Fallout continues over allegations that homeless patients were discharged from Surrey Memorial Hospital and shuttled by taxi to Chilliwack shelters.
Premier John Horgan described the allegations from Chilliwack Mayor Ken Popove sent to Fraser Health as “startling” during his weekly media availability Thursday in the legislature in Victoria.
“If that is in fact the case, that’s startling for me and I think startling for all British Columbians,” Horgan said.
“Why we brought in a minister of mental health and addictions is so that we didn’t have examples like this, where we find cracks in the system, and those who have potential mental health challenges are left to their own devices.”
Popove’s letter criticized how hospital officials decided to discharge two patients on separate occasions last month and send them to shelters when they still required some level of care. One person was incontinent and the other had open sores on their feet.
“A homeless shelter is no place for a person with health concerns or special medical needs,” Popove said in his letter to Fraser Health CEO Dr. Victoria Lee, adding Chilliwack struggles with its own ability to house its homeless.
Chilliwack MLA John Martin also broached the topic during question period this week, asking Health Minister Adrian Dix to pledge this would never happen again.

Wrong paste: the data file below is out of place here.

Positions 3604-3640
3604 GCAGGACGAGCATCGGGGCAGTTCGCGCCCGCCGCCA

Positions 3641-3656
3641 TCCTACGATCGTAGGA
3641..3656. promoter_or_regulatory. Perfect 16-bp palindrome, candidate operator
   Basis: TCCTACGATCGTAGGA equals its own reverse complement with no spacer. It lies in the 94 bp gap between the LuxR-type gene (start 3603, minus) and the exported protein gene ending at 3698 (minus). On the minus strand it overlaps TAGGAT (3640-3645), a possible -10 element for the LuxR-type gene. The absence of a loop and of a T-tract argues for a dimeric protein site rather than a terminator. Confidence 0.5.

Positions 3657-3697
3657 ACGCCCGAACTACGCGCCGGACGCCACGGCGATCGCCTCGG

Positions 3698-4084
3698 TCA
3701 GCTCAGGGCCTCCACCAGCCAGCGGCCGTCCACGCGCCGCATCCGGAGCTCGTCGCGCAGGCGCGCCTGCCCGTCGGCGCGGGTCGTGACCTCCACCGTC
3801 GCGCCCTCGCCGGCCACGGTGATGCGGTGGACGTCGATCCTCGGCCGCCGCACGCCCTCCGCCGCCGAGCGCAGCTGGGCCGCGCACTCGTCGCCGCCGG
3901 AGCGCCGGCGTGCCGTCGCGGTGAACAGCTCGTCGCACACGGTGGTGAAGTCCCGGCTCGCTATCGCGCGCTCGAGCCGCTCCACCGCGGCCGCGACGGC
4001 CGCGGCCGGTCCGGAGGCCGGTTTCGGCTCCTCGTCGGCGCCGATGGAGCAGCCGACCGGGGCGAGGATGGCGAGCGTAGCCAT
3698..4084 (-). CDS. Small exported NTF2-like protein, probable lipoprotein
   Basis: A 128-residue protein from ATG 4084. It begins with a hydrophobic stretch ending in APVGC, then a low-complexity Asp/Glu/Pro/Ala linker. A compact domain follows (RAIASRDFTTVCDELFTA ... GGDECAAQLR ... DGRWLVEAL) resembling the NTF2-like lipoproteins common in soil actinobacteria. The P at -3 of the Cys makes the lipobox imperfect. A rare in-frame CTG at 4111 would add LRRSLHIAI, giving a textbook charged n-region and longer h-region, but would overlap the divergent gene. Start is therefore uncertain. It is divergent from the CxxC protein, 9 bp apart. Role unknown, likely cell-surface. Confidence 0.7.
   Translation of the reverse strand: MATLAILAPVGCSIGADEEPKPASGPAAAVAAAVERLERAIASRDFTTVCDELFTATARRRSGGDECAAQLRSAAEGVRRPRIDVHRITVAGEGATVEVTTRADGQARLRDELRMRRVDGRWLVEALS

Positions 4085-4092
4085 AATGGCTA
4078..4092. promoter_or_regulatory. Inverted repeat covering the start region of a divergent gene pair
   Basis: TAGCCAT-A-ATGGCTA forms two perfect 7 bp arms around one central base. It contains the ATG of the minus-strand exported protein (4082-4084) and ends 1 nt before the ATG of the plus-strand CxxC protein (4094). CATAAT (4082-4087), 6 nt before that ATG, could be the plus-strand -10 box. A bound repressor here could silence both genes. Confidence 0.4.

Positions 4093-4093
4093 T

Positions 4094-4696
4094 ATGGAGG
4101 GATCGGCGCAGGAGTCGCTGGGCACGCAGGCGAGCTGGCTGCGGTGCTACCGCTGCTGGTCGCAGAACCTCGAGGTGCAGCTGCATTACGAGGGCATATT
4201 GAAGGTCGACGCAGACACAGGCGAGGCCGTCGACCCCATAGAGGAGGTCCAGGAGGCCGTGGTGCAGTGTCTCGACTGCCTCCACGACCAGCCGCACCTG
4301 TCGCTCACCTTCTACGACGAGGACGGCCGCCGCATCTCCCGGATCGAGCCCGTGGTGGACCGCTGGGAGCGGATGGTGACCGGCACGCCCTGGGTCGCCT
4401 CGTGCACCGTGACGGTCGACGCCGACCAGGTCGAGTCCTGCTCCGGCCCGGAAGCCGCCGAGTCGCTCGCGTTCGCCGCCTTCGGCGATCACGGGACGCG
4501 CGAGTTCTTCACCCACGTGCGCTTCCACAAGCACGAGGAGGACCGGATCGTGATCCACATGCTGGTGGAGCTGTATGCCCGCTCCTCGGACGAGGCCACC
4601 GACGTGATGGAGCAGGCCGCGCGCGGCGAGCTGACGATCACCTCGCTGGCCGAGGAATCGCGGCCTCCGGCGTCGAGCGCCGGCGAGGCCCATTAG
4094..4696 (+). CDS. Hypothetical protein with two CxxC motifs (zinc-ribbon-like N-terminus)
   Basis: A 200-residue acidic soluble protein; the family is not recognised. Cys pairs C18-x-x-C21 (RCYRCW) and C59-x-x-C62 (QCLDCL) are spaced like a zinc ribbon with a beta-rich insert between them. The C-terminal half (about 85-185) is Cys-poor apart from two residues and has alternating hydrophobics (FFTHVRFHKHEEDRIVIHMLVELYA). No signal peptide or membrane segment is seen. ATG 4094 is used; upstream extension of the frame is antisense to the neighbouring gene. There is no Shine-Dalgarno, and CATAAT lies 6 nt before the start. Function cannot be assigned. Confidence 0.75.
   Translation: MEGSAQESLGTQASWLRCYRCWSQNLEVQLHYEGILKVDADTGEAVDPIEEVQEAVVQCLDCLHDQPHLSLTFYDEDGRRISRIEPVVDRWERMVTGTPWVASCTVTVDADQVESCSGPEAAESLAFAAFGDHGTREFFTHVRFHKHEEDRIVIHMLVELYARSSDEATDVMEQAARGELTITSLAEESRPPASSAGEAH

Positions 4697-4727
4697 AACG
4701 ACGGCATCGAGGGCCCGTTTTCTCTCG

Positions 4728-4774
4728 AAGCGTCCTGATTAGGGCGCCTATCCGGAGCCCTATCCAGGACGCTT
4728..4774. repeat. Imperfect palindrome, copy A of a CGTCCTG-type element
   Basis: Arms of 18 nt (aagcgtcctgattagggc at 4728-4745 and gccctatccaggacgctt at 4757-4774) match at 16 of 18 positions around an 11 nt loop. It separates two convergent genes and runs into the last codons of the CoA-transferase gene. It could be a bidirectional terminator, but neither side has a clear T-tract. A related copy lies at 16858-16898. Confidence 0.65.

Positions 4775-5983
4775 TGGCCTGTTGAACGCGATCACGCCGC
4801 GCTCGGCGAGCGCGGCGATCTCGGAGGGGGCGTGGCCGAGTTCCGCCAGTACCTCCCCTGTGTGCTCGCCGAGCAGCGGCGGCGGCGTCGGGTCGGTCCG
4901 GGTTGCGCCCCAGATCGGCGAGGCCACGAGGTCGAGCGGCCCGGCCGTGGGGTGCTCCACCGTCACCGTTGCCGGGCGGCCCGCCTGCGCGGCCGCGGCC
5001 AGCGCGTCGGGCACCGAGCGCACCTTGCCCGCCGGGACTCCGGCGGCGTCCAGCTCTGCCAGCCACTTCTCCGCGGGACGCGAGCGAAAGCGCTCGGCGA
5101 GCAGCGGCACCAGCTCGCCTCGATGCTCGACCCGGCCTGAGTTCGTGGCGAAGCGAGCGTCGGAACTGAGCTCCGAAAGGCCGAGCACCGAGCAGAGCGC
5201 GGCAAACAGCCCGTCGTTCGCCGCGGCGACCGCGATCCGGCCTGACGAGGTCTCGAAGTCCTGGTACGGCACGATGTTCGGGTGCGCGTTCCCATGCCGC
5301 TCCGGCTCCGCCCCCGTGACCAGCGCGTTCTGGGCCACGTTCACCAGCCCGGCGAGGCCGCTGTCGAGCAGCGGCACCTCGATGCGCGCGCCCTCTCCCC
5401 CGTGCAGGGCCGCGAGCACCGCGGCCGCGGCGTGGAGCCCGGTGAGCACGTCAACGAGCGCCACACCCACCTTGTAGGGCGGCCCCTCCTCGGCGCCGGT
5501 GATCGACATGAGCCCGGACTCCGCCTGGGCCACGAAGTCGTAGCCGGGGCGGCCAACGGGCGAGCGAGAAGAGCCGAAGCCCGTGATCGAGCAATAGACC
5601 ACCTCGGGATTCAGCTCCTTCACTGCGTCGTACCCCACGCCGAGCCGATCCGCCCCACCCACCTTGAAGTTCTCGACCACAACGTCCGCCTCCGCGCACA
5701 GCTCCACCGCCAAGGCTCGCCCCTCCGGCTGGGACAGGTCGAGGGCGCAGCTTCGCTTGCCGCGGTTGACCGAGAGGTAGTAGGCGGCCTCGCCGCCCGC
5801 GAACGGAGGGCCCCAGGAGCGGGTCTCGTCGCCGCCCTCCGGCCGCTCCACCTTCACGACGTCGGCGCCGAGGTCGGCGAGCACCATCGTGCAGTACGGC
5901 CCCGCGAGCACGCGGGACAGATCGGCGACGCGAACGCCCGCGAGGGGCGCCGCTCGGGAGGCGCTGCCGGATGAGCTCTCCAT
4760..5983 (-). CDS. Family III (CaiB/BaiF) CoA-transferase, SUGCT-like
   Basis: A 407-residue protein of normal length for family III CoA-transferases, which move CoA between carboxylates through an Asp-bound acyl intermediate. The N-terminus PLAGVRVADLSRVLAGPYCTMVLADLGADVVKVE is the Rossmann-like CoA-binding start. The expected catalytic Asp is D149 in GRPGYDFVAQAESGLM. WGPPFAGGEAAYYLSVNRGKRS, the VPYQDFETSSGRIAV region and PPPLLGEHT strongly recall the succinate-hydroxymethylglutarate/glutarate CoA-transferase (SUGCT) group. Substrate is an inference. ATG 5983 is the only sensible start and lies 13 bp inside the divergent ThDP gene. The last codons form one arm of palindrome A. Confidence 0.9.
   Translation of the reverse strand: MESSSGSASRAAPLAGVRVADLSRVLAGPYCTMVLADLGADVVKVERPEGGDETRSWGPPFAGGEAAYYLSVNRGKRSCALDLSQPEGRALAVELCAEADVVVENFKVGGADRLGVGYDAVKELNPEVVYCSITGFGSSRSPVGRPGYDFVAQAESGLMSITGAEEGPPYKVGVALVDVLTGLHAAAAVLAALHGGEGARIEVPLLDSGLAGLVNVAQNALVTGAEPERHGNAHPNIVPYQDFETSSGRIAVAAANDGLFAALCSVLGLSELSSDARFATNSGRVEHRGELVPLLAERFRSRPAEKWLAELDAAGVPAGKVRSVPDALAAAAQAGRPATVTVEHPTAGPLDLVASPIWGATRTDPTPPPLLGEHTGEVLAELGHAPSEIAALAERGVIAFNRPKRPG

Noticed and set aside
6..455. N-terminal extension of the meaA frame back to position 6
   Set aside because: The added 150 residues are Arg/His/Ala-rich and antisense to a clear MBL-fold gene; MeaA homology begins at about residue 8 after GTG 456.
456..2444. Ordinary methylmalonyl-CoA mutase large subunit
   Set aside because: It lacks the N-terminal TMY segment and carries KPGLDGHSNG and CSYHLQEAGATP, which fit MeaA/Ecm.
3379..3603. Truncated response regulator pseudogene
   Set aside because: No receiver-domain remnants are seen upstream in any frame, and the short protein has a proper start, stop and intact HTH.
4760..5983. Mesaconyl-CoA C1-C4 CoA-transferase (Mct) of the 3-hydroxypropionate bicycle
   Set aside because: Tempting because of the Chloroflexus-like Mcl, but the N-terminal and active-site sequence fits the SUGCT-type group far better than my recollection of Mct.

He asked how it could be that “significantly vulnerable” patients like the ones described in the mayor’s letter could be dispatched to a shelter almost 80 kilometres away.
“The great people of Chilliwack do more than their share of heavy lifting on the homeless front,” Martin said. “In short, they punch above their weight.”
Dix said he would follow up on the circumstances. “We have very significantly increased our investment in health care in the last number of years but that doesn’t mean that in every case things are perfect.”
Fraser Health spokesman Dixon Tam confirmed CEO Dr. Lee had reached out to Popove that morning to review his concerns, which are being taken “very seriously” and are “troubling” for everyone.
“When a patient is medically stable and ready to leave the hospital, we make every effort to find them suitable housing if they don’t have a home to return to,” Tam wrote in an email.
“It is very unusual to transition a patient into a different community unless they ask for this, or if it is the only community with housing that meets their needs at the time.”
Hospital beds are reserved for patients with the highest health needs, Tam continued.
“A discharge transition from an emergency room to a shelter would only happen when the patient is deemed medically stable, community services (if needed) have been set up, and if it has been agreed to by the shelter staff.”
Fraser Health is working with BC Housing and municipalites to develop more options, he said, while making sure not to use hospital beds as an alternative to proper housing.
—With files from Tom Fletcher
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